Does the condition that the employment contract will end by operation of law if a certificate of good conduct (CGC) is not obtained meet the requirements that the Supreme Court sets? If the first element is reviewed, it can be argued that this element does not provide any problems. If the second element is reviewed, it can be argued that obtaining the CGC is not dependent upon the will of a party. After all, neither the employer nor the employee has any control over the matter. In fact, it is the Dutch Ministry of Security and Justice that determines whether a CGC will be issued. In other words, the second element does not form an obstacle either. For some professions (such as lawyers, taxi drivers and teachers), obtaining a CGC is required by law, so that no work may or can be performed without one. For these professions, it can be argued that the employment contract may not be given any content if the relevant employee cannot obtain a CGC. In that case, after all, it is not permitted for this employee to practise his profession. For professions for which obtaining a CGC is not required by law, but is deemed desirable by the employer, the question is whether the last element is satisfied. After all, without the CGC the employee can also perform his duties. However, it is simply not desirable that the employee does so, but that is a different test altogether. An employer must be prepared for this. This circumspection, however, forms in my opinion no reason for not including a resolutive condition. Indeed, it is evident from the lower courts that this last element does not produce any minor or major problem, as long as justification can be given for the desirability of a CGC.
The wording of the CGC as a resolutive condition [in the employment contract] must be formulated precisely and its entry into force must be closely monitored for the purpose of avoiding a ruling that it was not duly agreed after all. This is evident from a judgment of the Delft sub-district court (11 July 2011, Sub-District Court 2012-0029). In this case, it concerned an employee who had taken up his duties as a group leader on 15 March 2010. Dutch law does not make a CGC mandatory for this profession. It had been stipulated in the employment contract that the employee had to dispose of a CGC and that the employment contract would end by operation of law if the CGC were refused, if the employee did not cooperate enough with the application for a CGC, or if the CGC were not issued within a standard period of time. After having demanded several times in vain for the CGC to be handed over, the employer decided at a random moment to let the employment contract end by operation of law per 30 May 2011. The sub-district court decided that the second element was not satisfied because it was not clear when the employee did not cooperate enough with the application for a CGC or when the standard period of time for obtaining the CGC had elapsed, while the employer himself had also stipulated when the resolutive condition entered into effect. Therefore, things went wrong for the employer due to the formulation of the resolutive condition and due to the fact that the employer himself stipulated when that condition entered into effect. The third element was also not tested in this case in spite of the fact that the employee had given content to the employment contract without a CGC. Eventually, the Delft sub-district court (11 August 2011, Sub-District Court 2012-0030) did terminate the employment contract, without granting compensation on the basis of breach of trust and the circumstance that not obtaining the CGC lies within the employee’s risk scope. In the termination proceedings, however, the sub-district court did discuss the question as to whether the CGC was necessary for the proper performance of the job of group leader to justify the termination, since the employee had performed his duties without any problems and without a CGC. The sub-district court decided in brief that the employer was permitted to reasonably make obtaining the CGC a condition for the proper performance of the job of group leader due to the vulnerable and dependent group of clients with which the employee worked and the extra responsibilities that the employer as a result thereof has to be accountable for vis-à-vis these clients and their family members.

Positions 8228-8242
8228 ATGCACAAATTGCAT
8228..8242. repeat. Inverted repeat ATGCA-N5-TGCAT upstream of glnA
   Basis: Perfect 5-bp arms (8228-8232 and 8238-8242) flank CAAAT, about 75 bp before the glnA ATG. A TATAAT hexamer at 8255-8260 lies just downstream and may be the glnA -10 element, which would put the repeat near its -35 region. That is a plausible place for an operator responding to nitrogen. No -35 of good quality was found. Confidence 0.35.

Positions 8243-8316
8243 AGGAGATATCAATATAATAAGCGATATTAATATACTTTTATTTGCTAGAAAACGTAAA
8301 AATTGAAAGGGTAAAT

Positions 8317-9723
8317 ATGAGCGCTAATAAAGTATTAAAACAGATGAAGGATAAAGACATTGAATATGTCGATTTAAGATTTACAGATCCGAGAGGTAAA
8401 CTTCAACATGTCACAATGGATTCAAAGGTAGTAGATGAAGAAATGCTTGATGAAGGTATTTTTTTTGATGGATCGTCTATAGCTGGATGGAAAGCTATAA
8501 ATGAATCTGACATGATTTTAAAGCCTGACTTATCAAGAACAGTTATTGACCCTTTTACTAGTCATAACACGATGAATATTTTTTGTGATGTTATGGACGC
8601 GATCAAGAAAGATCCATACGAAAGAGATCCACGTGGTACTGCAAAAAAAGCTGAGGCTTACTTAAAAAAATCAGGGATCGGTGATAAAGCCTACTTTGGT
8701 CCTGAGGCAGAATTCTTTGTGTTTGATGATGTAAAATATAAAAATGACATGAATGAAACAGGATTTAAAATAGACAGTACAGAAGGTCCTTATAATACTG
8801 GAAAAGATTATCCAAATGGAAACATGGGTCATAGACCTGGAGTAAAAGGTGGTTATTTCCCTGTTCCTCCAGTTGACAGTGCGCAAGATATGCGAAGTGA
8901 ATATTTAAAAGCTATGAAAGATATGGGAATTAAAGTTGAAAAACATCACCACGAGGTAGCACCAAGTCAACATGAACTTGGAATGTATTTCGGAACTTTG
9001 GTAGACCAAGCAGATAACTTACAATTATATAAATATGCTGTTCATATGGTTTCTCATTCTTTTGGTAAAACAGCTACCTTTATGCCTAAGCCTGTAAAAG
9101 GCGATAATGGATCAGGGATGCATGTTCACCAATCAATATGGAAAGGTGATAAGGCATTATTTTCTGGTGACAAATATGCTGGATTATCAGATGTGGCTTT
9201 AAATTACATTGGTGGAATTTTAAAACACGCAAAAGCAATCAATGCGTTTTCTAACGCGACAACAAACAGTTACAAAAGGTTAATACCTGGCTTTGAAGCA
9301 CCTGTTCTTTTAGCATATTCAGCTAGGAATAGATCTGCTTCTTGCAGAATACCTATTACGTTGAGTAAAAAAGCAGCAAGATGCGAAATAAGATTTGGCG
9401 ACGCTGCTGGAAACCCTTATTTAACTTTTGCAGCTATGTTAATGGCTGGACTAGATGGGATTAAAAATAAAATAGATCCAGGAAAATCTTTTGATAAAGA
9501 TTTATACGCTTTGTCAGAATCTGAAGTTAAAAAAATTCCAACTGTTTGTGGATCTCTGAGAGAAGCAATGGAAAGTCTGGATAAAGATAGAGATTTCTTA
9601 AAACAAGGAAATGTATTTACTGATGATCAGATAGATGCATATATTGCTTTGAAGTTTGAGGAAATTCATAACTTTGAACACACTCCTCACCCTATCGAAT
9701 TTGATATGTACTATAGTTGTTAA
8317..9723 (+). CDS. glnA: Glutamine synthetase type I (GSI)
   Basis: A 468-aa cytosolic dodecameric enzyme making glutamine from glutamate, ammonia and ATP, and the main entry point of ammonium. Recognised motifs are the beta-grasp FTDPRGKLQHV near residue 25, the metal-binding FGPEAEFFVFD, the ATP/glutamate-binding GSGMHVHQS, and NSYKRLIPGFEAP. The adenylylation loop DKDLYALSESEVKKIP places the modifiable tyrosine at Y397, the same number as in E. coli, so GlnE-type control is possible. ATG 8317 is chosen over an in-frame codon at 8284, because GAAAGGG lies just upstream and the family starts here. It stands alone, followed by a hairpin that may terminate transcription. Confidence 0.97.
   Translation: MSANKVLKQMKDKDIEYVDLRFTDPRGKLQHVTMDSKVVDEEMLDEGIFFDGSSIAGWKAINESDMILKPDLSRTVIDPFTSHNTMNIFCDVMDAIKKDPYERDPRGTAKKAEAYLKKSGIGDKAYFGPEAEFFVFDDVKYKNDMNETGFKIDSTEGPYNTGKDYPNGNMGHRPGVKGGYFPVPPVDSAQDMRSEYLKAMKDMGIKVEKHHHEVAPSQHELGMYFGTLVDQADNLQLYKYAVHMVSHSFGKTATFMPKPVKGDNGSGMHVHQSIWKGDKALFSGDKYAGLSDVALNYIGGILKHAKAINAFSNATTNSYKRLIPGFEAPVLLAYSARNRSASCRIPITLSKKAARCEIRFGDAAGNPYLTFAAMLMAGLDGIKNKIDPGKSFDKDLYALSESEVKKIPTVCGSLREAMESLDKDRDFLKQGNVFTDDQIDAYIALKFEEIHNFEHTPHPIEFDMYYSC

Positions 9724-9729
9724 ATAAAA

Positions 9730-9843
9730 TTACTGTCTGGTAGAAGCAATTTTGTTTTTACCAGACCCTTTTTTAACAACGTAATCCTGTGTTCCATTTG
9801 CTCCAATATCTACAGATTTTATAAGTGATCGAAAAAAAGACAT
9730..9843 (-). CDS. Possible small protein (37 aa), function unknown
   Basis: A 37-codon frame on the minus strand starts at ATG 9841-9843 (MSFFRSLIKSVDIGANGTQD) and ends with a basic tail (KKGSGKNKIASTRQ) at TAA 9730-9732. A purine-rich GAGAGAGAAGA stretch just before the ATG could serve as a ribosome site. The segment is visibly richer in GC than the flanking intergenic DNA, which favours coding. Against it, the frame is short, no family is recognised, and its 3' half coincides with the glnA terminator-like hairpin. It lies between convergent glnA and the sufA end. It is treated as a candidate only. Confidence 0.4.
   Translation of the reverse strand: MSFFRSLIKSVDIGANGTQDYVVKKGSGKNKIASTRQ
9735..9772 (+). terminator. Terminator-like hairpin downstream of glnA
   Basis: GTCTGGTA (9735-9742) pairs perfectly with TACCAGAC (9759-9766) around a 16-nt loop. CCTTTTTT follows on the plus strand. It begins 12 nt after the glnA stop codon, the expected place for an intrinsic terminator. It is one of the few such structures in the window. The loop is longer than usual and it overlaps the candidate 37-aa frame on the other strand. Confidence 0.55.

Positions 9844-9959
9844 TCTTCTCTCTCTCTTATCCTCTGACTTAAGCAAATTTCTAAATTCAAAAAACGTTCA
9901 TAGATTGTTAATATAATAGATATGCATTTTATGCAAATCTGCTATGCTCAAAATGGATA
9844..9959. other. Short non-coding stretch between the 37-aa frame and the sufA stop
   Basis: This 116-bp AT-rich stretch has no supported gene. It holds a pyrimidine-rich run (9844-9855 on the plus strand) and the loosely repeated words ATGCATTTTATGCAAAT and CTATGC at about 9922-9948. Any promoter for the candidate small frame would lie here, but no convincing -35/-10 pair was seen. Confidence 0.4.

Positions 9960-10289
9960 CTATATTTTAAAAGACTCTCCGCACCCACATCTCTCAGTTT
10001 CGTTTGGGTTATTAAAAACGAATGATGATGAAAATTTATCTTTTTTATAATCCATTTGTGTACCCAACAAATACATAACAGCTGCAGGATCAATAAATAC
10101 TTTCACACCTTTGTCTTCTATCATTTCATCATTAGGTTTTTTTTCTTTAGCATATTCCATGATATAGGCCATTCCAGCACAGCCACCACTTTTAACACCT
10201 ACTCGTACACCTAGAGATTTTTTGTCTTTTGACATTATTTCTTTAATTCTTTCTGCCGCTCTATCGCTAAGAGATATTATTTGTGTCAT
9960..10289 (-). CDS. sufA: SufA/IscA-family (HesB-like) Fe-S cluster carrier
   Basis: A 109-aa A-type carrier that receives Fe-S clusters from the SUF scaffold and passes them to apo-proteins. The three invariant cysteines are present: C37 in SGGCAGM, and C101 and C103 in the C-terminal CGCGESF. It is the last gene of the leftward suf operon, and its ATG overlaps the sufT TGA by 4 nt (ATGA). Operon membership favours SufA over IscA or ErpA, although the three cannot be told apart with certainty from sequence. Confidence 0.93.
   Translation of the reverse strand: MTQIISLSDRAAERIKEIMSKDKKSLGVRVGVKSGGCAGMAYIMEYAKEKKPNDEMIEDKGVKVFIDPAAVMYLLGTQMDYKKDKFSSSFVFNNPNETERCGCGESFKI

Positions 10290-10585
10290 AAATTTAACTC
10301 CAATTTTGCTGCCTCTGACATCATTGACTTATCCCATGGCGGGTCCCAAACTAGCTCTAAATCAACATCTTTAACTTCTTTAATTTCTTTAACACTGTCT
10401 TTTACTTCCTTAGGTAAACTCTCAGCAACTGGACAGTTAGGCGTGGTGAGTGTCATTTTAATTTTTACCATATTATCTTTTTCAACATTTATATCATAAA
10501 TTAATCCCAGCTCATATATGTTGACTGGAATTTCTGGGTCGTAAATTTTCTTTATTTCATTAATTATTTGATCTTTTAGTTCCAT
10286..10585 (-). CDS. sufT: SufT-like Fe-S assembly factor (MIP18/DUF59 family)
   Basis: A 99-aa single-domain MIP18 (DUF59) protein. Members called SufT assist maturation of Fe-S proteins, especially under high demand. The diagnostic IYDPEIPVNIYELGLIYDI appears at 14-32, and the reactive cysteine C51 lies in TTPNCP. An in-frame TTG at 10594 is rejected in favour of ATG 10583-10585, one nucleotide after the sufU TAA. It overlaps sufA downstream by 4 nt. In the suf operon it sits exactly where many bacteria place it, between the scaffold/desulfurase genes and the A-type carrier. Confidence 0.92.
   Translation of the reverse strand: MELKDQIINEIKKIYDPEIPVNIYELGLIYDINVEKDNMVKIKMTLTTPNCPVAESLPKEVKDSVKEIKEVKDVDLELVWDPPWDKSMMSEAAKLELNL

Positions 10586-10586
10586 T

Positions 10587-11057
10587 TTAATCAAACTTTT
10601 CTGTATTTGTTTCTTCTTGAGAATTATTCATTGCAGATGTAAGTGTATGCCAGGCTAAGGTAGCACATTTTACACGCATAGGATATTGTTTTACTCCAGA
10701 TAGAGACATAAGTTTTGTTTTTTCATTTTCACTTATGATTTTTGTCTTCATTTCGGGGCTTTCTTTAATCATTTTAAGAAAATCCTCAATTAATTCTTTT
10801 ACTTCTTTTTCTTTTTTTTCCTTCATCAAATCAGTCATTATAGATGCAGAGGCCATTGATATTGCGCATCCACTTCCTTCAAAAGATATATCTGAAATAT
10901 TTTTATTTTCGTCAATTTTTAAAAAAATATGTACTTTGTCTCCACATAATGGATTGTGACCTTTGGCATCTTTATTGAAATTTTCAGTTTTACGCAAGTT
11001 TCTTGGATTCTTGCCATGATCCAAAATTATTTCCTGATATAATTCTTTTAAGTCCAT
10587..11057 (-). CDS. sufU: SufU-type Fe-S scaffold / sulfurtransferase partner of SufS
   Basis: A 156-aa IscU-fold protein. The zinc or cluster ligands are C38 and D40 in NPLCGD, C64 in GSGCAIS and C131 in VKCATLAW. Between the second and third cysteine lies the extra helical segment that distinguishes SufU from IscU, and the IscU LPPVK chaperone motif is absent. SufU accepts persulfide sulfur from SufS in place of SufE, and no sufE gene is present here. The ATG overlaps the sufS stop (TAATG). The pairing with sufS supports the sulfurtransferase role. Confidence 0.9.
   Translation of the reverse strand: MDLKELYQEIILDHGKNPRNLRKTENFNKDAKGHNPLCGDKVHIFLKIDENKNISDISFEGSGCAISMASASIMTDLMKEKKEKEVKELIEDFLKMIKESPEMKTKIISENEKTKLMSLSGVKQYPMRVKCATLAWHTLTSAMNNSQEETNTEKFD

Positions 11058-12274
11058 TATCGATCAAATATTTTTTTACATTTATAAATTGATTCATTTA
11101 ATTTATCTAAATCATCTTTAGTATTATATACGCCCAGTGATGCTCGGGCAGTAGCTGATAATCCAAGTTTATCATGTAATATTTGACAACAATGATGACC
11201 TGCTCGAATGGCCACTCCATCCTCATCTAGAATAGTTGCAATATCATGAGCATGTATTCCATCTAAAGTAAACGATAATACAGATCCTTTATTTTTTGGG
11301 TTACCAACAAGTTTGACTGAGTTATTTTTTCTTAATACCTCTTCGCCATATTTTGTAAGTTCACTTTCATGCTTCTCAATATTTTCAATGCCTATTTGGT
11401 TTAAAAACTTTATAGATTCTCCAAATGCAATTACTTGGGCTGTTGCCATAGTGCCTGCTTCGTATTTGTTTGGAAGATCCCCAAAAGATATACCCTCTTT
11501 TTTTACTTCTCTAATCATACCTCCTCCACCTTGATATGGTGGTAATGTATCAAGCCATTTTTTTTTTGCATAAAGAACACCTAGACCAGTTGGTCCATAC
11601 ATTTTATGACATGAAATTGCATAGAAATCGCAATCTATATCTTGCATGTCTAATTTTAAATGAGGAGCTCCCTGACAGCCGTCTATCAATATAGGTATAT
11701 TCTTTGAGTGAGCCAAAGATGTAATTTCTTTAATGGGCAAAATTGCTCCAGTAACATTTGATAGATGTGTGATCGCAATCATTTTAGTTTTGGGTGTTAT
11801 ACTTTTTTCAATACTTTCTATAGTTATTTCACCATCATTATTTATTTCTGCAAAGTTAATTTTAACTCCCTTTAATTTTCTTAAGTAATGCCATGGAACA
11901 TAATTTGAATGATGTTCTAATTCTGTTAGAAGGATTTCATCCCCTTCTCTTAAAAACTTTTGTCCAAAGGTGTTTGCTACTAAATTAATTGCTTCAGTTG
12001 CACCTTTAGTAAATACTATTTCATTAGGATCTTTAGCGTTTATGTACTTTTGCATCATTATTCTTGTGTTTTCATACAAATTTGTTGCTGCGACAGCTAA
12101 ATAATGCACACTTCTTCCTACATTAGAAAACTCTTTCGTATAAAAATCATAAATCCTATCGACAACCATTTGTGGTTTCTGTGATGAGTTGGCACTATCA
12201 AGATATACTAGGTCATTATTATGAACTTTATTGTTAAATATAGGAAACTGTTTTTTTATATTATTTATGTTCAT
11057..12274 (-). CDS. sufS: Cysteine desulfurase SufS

All in all, it can be established that obtaining a CGC as a resolutive condition is very much worth the effort, also in respect of professions for which no CGC is required by law, whereby the formulation and the entry into effect thereof must be monitored. It is advisable in that context to include that a CGC must be obtained prior to a specific date. The specific date must be stated. At the moment the CGC cannot be obtained for any reason whatsoever, the employment contract will end by operation of law. That being said, it is important in that situation to not let the employee continue working and not to give him/her the opportunity to still obtain a CGC, because the termination by operation of law will then be determined by the employer (after all, the termination by operation of law will then be postponed by the actions of the employer), which means the second element will not be satisfied. This does not affect the fact that a termination can in that case still be realised by means of a termination (with the consent of UWV WERKbedrijf, the administrative office for employed persons insurance schemes) or a setting aside thereof (by the sub-district court).
Thuy Nguyen-van der Klift